The problem with friendship in Hoccleve's poetry is that friendship is not about who
one is but about what one does. Who is a friend in Hoccleve's poetry? Well, he is the
guy knocking and hollering at the door, coming to check on you because he has not
seen you in a while. What's his name? Friend. Oh, ok. That's a friend. What about
the guy from whom you are petitioning money? Is he a friend? If the petition is
successful, then maybe. If not, Hoccleve erases the name from the address, fills in a
new one, and sends it off to another would-be-friend. Friendship in Hoccleve is not
about who one is; it is about what one does.
Whether communynge is unsuccessful – as in the misspent youth motif; unfinished –
as in the Regiment of Princes; recursive – as in the Friend’s interruptions throughout
the Series; or merely hoped for – as in the minor verses, Hoccleve…something…
Whereas the Dialogue suggests that friendship, however problematic or unreliable,
is ultimately necessary, Learn to Die insists that friendships are unnecessary
distractions at best and potentially disastrous.
Their authority is established, rather, through the give-and-take exchanges within
the dialogue and is not predicated on some form of domination over the Hoccleve
|My mind's a mess and so is my desk.|
While the dialogue thrived as an important literary form in an array of medieval
genres, Thomas Hoccleve’s poetics demonstrate the adaptability of dialogue as a
genre distinct from the traditions of debate, consolatio, and dit. For Hoccleve, the
dialogue was a close cousin to the emerging forms of complaint and petition and,
like these latter two genres, permitted the poet to occupy multiple and mobile
Is "friend" an ontological category in the middle ages? What are the forms and
figures of medieval friendship?
In fact, friendship seems to be everywhere in Hoccleve’s vernacular poetics:
friends often attempt to intercede in Hoccleve’s misspent youth, which he recounts
frequently; his minor petitionary poems often voice the complaints of his felawes
at the Privy Seal; friends – including the eponymous Friend of the Dialogue – fill
the poems of the Series; and Hoccleve’s other works constantly call forth figures
of mediation, intercession, and communynge that are rarely named as friends but
are clearly meant to evoke something like friendship.
Smith’s prevailing opinion was that Hoccleve “could never have dreamt himself
out of a respectable mediocrity” while Furnivall concluded, “We wish he had been
a better poet and a manlier fellow; but all of those who’ve made fools of
themselves, more or less, in their youth, will feel for the poor old versifier.” This
reception persists in some more recent treatments. Malcolm Richardson concludes,
“As a professional bureaucrat, Hoccleve was exactly what he tells us he was, a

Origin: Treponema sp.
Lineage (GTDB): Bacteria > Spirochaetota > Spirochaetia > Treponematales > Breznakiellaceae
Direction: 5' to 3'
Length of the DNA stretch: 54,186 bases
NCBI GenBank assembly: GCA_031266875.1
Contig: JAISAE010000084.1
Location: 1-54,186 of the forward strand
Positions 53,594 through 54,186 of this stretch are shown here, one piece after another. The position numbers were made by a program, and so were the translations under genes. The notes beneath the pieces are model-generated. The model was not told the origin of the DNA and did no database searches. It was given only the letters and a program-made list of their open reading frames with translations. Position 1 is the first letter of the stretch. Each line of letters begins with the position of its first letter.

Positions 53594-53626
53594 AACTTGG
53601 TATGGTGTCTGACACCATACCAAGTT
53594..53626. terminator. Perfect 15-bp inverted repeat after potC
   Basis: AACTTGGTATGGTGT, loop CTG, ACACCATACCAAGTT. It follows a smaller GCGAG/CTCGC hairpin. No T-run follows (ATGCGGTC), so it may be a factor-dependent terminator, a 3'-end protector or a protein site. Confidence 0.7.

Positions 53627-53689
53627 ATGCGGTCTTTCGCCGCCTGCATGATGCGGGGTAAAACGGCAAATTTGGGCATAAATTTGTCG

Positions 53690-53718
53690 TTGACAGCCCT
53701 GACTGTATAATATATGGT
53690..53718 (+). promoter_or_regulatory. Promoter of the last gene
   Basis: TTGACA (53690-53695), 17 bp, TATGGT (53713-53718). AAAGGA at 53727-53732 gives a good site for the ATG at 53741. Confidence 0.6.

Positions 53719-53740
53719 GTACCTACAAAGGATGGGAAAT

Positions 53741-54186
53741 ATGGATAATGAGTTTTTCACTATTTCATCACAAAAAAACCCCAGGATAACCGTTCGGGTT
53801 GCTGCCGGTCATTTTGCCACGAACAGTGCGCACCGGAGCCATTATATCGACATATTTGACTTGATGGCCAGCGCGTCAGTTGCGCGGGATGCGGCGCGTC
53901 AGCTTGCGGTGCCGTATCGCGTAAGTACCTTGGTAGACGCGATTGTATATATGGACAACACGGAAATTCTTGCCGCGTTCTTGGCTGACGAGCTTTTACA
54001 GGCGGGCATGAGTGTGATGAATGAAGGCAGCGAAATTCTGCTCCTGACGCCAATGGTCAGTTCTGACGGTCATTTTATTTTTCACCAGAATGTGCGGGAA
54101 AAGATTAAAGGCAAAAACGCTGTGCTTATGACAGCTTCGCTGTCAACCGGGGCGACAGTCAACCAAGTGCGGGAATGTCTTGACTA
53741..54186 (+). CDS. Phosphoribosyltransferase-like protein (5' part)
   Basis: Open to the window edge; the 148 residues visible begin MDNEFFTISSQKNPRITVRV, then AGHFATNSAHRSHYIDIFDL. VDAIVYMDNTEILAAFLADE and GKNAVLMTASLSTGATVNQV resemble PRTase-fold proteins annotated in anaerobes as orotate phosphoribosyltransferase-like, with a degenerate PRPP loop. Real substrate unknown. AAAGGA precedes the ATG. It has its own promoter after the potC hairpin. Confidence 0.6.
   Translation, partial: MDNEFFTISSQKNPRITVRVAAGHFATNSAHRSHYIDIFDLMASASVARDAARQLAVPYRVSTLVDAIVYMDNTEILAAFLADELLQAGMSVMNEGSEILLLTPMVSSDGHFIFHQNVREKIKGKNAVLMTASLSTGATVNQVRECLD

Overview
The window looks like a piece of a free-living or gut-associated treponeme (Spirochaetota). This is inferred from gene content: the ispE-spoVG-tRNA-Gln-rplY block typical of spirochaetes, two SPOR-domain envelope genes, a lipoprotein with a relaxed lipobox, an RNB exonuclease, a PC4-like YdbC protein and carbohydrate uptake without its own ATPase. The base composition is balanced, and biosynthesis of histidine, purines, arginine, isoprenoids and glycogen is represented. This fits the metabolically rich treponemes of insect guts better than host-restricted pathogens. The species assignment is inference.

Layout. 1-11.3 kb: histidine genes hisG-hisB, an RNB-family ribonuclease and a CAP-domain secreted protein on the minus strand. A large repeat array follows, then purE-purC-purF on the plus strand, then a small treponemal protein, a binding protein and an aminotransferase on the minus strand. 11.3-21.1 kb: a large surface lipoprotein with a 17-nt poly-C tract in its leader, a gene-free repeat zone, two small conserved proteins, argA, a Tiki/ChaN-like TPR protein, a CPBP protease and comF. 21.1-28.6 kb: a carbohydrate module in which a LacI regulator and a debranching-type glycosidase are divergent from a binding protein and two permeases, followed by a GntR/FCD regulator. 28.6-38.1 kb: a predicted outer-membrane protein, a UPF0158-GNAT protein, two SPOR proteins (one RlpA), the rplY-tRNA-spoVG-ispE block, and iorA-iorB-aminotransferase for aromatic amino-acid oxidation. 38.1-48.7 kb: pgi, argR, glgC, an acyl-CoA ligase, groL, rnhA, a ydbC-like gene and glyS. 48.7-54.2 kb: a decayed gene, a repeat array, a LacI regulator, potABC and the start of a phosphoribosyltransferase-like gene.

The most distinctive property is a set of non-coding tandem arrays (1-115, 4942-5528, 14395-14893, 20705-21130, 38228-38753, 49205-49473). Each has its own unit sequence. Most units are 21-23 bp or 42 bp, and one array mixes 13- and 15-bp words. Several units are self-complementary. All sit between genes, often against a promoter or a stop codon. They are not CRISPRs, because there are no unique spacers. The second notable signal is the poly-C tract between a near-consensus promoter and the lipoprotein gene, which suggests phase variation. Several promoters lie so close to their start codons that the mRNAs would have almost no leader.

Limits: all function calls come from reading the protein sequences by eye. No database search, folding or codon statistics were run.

bungler, misfit, and perpetual also-ran.”
What would happiness, pleasure, joy, well-being, or satisfaction look like in
Hoccleve's poetics? Aside from the brief recollections of having enjoyed himself
during his misspent youth and the even briefer moments of penitential introspection
that seem to offer him some form of solace, Hoccleve's poetry is not prone to
moments of laughter, frivolity, enjoyment, happiness, or bliss. Even his recovery
seems to plague and torment him. And the visitation of Friend does little to assuage
his anxieties about who is reading him and how.
With the emergence of Affect Studies along with the recent critiques of happiness,
failure, and optimism in the field of queer theory, there seems to be no better time to
re-assess the medieval poetics of Thomas Hoccleve: a poet whose inability to take
up the literary mantle vacated by Chaucer has long been one of the great signs of his
failure and a predominant cause for the relative sterility of his verse when compared
to the prodigious production and massive success of his contemporary, John Lydgate.
Who or what is a friend in Hoccleve?
There are certainly more, but the hallway has grown quiet and my coffee mug is empty. I would say by way of concluding, though, that one of the most difficult tasks of working on this project for so long (aside from actually writing, finding the time to write, and writing) has been knowing when and how to let go of previous drafts, previous sentences, or previous sketches of a thought. There is a part of me that wants desperately to preserve everything I have written on Hoccleve and make room for it in this draft. But everything does not fit. This work is not - in many important ways - about Hoccleve, about his poetics, or about his relation to the careers of Chaucer and Lydgate, on the one hand, or John Prophete and Robert Frye, on the other. My subject is friendship; it always has been. I have struggled for so long to learn about Hoccleve that I nearly forgot I was supposed to be addressing myself to friends historical, present, and to come.